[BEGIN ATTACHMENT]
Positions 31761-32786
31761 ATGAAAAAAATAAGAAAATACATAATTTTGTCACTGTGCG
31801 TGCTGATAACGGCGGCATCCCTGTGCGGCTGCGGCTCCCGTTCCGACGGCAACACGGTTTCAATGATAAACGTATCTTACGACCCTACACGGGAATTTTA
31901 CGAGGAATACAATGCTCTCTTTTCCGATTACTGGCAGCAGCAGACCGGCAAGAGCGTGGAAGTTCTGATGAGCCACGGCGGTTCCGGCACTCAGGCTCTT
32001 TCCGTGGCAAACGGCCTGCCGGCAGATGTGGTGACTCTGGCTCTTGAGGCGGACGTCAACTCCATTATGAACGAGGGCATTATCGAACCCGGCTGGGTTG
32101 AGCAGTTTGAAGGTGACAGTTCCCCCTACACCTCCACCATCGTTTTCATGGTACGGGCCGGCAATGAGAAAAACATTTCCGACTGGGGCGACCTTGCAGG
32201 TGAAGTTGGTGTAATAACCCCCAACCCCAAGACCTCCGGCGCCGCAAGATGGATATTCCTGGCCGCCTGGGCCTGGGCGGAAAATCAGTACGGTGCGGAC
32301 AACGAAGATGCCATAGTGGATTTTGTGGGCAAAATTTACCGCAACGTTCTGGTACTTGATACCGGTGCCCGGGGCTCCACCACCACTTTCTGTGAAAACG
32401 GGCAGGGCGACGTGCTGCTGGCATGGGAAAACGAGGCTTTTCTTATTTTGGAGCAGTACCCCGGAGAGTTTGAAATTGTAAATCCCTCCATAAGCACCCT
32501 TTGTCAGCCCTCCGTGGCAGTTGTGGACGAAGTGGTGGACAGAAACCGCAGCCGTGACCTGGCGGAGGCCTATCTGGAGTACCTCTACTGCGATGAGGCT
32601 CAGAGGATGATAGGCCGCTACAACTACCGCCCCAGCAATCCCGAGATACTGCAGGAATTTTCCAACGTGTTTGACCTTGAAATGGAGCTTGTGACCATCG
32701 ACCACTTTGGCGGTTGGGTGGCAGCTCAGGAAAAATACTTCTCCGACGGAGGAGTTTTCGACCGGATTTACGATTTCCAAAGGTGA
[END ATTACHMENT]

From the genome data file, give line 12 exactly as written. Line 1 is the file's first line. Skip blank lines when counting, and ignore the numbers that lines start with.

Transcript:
32701 ACCACTTTGGCGGTTGGGTGGCAGCTCAGGAAAAATACTTCTCCGACGGAGGAGTTTTCGACCGGATTTACGATTTCCAAAGGTGA